American flag flying in the wind

Lord of Bourbon

God of Bourbon!

Borvo was a Gaulish/Celtic God of springs and healing. The French called him Bourbon—is a coincidence that Kentucky Bourbon is named after this God? I don’t think so!

Monday June 14 is National Bourbon Day!

Kentucky’s favorite beverage or food flavoring. Chocolate bourbon fudge pictured. At home, I have Old Turkey Honey Bourbon (Lawrenceburg KY) and Silas Jones Bourbon (Louisville)

[use discretion, non-alcoholic Bourbon available]

Not so long ago

Now and then

Main entrance of Central State Hospital (Lakeland Asylum) about 1960. Near Louisville. Building from about 1870 to 2000. Most of the asphalt drives are still there, mounds where the building stood, too massive to remove entirely. Quarter mile from my house.

Then and now

1938 River Road, Louisville Water Tower/Ohio River to the left. Zorn Ave. starts to the right. Gas station still there, I believe. Now, to the right is I-71, parallel to River Road.

Whinnying like a whirlwind, she reared up on her hind legs and flailed her front hooves over Oh-see-rah.

Lord of the Caves Part 17

Willing his mind to go still, Oh-see-rah breathed deeply and waited for his sacrificial death. For what seemed ages, the giant white Mare whinnied while her front hooves milled over his head. Her hot breath burned as it flowed over his face and neck down to his chest.

What was taking her so long? Was she toying with her sacrifice? Her shrill whinnies bored into his skull and gave him an earache. The unmistakable musk of horse sweat filled his nostrils. She was shaking the ground, making Oh-see-rah seasick.

The drum and flute started up. The High Priestess chanted:

Hail Mother of Horses!

Hail Lady of Horses!

Hail Queen of Horses!

No! Oh-see-rah wanted to shout. Let me die alone! Let this agony end!

The Mare quit whinnying and backed away, standing on all four legs again, her eyes drilling holes through him. The drum and flute continued.

Oh-see-rah dared not budge or blink or even breathe. Ee-shee-nah was likely trying to tame the Mare to save him, but it was hopeless.

Like four stone columns, the Mare’s legs were still, but she was so close she could pounce on him in a flash. Perhaps she was a cat, toying with her sacrifice.

As the drum and flute continued, the High Priestess chanted:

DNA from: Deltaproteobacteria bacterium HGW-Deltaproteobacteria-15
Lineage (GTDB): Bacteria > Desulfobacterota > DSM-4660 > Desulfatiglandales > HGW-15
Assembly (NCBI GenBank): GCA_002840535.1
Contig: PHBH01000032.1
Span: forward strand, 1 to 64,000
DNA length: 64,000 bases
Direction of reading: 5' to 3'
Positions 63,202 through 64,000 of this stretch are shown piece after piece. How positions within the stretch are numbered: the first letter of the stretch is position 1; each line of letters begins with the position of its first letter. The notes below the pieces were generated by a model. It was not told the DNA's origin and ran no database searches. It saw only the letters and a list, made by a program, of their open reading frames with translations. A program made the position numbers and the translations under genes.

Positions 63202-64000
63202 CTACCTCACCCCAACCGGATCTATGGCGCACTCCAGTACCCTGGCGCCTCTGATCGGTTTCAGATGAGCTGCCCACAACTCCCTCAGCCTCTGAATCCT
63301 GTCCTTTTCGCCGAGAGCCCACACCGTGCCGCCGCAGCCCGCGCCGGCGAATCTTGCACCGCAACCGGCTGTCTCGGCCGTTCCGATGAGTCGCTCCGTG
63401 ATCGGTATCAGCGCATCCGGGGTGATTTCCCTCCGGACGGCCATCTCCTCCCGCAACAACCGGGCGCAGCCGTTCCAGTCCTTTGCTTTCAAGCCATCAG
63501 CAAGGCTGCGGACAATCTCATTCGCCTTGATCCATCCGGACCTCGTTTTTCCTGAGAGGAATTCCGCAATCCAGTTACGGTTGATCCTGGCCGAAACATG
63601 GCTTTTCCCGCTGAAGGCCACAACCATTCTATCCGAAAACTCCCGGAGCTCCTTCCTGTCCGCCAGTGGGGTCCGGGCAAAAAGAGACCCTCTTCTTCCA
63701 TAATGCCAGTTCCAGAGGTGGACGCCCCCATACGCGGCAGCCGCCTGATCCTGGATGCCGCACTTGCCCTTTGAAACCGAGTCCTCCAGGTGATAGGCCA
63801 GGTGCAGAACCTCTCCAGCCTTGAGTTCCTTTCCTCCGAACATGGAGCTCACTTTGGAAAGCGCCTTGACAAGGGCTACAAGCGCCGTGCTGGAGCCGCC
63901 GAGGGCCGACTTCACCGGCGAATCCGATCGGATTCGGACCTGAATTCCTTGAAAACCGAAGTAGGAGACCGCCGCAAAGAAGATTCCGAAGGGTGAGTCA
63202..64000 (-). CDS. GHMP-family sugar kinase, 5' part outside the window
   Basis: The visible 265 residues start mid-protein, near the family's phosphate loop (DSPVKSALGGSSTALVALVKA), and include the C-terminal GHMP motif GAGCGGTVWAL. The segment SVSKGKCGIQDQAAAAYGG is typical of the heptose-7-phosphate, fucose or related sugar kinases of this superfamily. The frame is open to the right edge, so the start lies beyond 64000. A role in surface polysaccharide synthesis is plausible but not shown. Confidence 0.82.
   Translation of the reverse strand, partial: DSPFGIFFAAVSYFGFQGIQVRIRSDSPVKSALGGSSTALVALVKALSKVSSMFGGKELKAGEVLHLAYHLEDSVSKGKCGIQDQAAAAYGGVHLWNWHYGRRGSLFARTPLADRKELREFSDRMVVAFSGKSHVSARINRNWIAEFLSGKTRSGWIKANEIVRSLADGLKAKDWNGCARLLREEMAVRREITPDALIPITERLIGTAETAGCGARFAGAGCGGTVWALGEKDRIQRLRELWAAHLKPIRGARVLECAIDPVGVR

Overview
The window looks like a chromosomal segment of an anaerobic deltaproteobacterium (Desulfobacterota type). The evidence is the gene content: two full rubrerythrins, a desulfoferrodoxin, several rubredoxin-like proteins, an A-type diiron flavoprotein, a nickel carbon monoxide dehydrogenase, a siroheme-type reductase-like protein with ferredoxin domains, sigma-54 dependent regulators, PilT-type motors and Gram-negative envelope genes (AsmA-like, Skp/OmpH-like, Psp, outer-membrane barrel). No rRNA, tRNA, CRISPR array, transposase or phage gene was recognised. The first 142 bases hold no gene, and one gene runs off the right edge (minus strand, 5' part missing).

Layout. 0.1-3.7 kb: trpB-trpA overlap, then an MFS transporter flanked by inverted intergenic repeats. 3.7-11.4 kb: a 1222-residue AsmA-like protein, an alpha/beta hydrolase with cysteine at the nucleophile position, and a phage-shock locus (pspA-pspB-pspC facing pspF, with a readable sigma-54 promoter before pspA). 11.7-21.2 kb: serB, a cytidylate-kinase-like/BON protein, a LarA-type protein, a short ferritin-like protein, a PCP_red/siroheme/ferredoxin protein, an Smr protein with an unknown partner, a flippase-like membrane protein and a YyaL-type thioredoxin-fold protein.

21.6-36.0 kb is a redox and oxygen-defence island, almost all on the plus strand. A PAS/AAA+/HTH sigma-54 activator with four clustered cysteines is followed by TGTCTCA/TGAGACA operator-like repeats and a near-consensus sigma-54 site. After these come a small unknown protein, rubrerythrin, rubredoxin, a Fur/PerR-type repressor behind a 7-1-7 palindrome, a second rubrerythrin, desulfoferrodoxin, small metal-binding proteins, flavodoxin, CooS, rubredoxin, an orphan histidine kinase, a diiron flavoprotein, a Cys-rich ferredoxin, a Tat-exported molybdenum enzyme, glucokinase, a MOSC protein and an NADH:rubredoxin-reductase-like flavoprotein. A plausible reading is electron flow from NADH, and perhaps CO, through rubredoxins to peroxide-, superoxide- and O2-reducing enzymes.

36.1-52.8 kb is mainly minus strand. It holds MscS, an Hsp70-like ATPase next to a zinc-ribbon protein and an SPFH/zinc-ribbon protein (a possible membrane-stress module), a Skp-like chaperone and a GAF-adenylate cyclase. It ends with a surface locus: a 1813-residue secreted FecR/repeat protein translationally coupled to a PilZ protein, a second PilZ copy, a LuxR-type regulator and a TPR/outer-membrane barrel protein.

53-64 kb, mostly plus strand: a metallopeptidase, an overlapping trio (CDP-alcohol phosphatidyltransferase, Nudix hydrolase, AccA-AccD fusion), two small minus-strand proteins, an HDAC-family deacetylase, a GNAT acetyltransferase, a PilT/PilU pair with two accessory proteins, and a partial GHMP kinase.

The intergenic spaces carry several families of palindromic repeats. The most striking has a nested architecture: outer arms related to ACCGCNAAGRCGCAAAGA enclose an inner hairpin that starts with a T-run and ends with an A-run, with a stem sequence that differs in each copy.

Hail Lady of the Moon!

Hail Lady of the Summerlands!

Hail Lady of the Shadowlands!

The chant ended, the flute and drum quitting. Silence filled the cave, the only sound, the soft breathing of the Mare. Oh-see-rah continued kneeling, his eyes on the cave floor’s stony surface.

The Mare stepped forward. Oh-see-rah held still and prepared to die. Oh-see-rah couldn’t help it, but his hands trembled as his belly lurched.

The Mare knelt on her front legs, her mouth only a handspan from his head. Her hot breath made him sweat. He hadn’t realized how huge her mouth was—she could probably put his head in her jaws.

The drum and flute started up again as the High Priestess chanted:

Hail Giver of Life

Hail Ancient of Days

Hail Great Mystery

As if everyone was deserting him, the drum and flute again went silent.

Ever so gently the Mare’s head bumped against his shoulder. He almost flinched, but a real warrior would not flinch even in the jaws of death. Twisting her head, she nudged him toward her glistening flank. To keep from being pushed over, he rose and stood beside her.

Was she telling him to mount her? He looked back at Ee-shee-nah for guidance.

She nodded and mouthed, “GO.”

His heart hammering, he climbed onto the Mare’s broad back. She stood. Dizziness overtaking him, he clung to her abundant mane and wondered what was happening. Perhaps this was normal for sacrifices. He glanced back—everyone was bowing to her, to her holiness, to his coming sacrifice.

She strode out of the cave into the night. He was high enough to rub his head on tree limbs. A fat moon smiled down on them as if the Lady of the Moon approved of sacrifices.

Then it hit him—she was taking him to a sacrificial altar. It was better that his family and friends did not witness his sacrifice.

The Mare leaped high into the air and over the creek.

Then she galloped as fast as a shooting star. The wind whistled through his hair.

This was dying in style. So be it. Oh-see-rah yelled, “AAAAAY!”

TO BE CONTINUED Copyright 2021 Charles Suddeth

Rockin’ Town

Osgood, Indiana is in the southeast of the state. Os is an Anglo-Saxon word meaning God, so the name means God-good. Osgood’s Damm Theatre is thriving. The town once had a Ripley Hotel—Ripley’s believe it or not?